BT Assure security is launching its “ethical hacking” service to improve connected car security. The service will hack and attack connected vehicles to help automotive players develop security solutions. This is good news, since there has been a rash of key fob hacks in Los Angeles, Toronto and other areas. In fact, Mission Secure remotely hacked a connected car via key fob at 63 meters.
Connected vehicles, cars trucks, buses or even bulldozers can be connected with W-iFi, 3G or 4G mobile data, Bluetooth and other wireless technologies. Often systems are connected for navigation, infotainment, safety, car diagnostics and remote vehicle functions such as remote start.
Wireless connections could allow hackers to gain access and control vehicles or steal data. BT claims it has a strong, award-winning, global team of security specialists, including “ethical hackers”, who will provide methods to test systems by imitating hacker attacks, reporting possible vulnerabilities and providing recommendations.
BT is now offering its service vehicle manufacturers, insurance companies and other automotive industry providers, to identify and fix vulnerabilities before cars go on sale. BT will also offer ongoing support to maintain security against new and evolving threats.
BT Assure Ethical Hacking for Vehicles includes tests that cover Bluetooth links, USB ports, or the DVD drive, as well as external connections such as links to mobile networks or power plugs.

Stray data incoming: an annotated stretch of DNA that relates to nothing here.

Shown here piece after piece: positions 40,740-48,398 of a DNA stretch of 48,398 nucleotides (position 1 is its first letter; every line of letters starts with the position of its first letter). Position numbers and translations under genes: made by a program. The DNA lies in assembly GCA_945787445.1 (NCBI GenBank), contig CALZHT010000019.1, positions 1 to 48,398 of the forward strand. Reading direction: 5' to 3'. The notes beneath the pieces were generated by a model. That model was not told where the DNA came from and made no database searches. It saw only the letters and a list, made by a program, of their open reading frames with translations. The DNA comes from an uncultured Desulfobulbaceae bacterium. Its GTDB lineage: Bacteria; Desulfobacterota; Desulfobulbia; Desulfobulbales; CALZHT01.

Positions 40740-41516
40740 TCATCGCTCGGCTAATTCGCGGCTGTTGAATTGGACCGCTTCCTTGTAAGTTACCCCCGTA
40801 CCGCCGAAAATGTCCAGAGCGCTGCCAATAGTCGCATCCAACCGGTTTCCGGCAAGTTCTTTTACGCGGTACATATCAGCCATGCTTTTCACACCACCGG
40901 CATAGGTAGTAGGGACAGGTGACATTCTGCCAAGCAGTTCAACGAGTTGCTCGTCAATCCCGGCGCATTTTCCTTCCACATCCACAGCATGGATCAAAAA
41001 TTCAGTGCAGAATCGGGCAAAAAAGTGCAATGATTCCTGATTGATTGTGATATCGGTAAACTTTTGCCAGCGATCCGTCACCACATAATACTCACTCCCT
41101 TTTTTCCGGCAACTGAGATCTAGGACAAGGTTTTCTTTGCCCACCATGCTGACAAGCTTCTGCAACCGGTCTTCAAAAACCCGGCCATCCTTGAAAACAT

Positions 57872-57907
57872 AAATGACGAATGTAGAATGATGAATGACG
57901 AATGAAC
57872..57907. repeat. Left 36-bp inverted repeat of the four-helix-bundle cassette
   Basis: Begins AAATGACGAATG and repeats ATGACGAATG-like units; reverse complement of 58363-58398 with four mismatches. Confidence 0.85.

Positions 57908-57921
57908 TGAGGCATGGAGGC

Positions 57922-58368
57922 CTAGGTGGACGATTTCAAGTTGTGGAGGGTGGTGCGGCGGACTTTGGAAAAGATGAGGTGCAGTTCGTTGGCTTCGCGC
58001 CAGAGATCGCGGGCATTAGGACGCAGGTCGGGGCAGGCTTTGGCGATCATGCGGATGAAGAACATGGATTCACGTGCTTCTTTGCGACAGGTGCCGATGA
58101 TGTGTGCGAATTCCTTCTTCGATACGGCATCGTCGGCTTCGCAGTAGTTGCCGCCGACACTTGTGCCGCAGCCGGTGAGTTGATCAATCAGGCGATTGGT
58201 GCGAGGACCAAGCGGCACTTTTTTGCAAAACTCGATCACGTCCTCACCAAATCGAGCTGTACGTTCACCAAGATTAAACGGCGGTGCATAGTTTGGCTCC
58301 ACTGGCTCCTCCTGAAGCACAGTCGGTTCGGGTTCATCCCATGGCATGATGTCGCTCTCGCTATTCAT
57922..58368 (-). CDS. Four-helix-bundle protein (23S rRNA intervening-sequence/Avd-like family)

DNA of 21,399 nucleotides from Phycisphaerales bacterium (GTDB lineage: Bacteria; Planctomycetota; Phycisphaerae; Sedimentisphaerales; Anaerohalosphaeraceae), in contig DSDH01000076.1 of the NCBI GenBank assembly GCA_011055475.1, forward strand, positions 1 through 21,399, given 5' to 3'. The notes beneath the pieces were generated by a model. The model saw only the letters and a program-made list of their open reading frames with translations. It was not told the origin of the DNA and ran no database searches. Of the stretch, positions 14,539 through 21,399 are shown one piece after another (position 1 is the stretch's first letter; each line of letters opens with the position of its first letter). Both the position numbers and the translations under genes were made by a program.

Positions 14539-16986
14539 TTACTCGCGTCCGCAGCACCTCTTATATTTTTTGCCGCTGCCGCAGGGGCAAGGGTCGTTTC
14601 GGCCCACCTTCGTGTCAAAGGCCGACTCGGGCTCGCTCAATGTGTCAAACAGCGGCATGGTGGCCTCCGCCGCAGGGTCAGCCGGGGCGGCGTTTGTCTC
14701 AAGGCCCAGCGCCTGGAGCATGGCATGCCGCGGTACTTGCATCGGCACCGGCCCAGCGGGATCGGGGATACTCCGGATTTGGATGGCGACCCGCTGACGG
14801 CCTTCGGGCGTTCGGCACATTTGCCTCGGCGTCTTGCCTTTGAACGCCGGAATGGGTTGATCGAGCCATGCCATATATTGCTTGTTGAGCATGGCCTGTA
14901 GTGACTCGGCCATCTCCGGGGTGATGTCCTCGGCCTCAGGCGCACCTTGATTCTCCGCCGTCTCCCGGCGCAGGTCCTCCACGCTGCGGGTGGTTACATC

BT looks at the end-to-end security by testing and verifying all the systems that interact with the connected vehicle. Remote systems that can be hacked include the laptops of maintenance engineers, infotainment providers, and other supporting systems.
After 10 day BT will give the client a report with:
• A detailed explanation of the testing activities that have been completed and the methods used by us to determine the results.
• A listing of all the vulnerabilities of the embedded systems in the vehicle with a ranking of their level of risk, the ease with which they can be exploited and mitigating factors.
• An explanation of how to mitigate or eliminate the vulnerabilities including enhancement of your policies, adoption of industry best practices, changes to security processes and enhancement to the architecture of the embedded systems in the vehicle.
Other car hackers out there who may help automakers are Chris Miller and Charlie Valesek have started to work as consultants to automakers.
Eric Evenchick is selling device to help car hackers break into vehicle Connected Area Network (CAN buses) with commercial support available.